China's Urbanization and its Sustainability under Future Climate Change

Primary Investigators: Peilei Fan, Urban Planning
Funding Agency: NASA: LCLUC
Funding Amount: $621,496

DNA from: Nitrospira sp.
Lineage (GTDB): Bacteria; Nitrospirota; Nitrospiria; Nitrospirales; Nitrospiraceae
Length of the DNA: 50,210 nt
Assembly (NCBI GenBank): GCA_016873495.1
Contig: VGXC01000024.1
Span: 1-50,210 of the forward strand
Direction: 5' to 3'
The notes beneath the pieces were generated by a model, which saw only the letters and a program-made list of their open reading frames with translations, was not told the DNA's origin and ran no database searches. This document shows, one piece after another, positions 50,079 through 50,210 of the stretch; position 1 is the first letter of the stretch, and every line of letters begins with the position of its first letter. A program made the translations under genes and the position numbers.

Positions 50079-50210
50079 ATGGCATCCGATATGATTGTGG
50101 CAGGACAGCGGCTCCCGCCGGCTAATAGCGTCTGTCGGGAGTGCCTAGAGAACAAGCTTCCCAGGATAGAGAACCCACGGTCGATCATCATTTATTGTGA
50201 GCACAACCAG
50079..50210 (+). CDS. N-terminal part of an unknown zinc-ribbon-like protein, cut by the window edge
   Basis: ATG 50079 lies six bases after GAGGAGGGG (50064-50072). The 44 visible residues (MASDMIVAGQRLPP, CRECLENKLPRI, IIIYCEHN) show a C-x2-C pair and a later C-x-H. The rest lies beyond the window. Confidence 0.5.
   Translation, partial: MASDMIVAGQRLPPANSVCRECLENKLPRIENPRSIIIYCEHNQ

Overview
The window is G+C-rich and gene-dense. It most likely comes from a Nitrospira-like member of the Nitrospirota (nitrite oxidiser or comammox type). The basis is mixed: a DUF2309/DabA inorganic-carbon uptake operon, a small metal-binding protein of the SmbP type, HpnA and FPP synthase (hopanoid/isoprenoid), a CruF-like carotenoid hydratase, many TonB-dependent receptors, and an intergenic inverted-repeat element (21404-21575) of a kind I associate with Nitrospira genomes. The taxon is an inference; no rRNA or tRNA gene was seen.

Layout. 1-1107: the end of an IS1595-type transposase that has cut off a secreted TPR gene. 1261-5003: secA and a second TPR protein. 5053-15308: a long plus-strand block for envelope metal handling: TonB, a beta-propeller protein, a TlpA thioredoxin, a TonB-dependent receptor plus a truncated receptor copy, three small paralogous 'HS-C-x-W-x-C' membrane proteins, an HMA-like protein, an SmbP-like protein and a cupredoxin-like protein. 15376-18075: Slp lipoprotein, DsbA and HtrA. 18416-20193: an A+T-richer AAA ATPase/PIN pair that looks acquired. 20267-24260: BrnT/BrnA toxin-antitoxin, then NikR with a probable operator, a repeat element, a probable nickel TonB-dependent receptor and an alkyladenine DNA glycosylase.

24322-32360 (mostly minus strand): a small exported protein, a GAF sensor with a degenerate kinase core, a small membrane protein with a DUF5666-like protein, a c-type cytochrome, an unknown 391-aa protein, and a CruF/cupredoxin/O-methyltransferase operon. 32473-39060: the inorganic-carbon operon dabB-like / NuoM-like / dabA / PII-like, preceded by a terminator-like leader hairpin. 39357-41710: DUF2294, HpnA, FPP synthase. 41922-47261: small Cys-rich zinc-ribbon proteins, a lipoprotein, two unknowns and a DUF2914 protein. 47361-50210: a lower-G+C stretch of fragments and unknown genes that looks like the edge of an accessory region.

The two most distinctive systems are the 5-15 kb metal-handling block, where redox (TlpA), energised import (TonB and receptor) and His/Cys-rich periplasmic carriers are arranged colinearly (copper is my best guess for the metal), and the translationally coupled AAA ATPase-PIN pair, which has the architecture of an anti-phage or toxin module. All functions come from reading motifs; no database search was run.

Driven by fast economic development and relaxation of the urban migration restrictions, China has experienced rapid urbanization over the past three decades. This urban transformation has profound environmental impacts, with regional climate change as the most direct presentation. We propose to examine urbanization and regional climate for selected Chinese cities to achieve the following objectives: 1) to assess the level of sustainable urban development in China, 2) to analyze the causal linkages between urbanization, urban sprawl and climate change, 3) to simulate local scale IPCC climate scenarios, and 4) to provide adaptation recommendations for various future climate scenarios. 1) We will assess urban development in strategically selected China cities through constructing a sustainability index that encompasses three key aspects of sustainable urban development: economic development, environment, and equity. 2) Using Shanghai and Urumqi as cases, we will evaluate the causal linkage between urbanization and climate change by using the Driving force-Pressure-State-Effect-Feedback (DPSEF) model. DPSEF uses socio-economic, environmental, land use, and climate indicators. 3) We will simulate future LULC scenarios and climates for Shanghai and Urumqi using the Dyna-CLUE models and the Regional Atmospheric Modeling System respectively. Decadal LCLUC (1960-2010) data for these regions will be used to drive our LCLUC activities. Using IPCC emission scenarios, the regional climate simulations will be conducted for current (2010), near-term (2021-2030) and the mid-range (2051-2060). A suite of remotely sensed parameters will be utilized to parameterize and validate our modeling activities. 4) We will evaluate current adaptation strategies of Shanghai and Urumqi and illustrate a range of possible adaptation measures that the respective city governments can use to cope with the impacts of various future climate changes. This effort will improve our understanding of China's urbanization and regional climate changes and have a practical policy dimension for selected cities.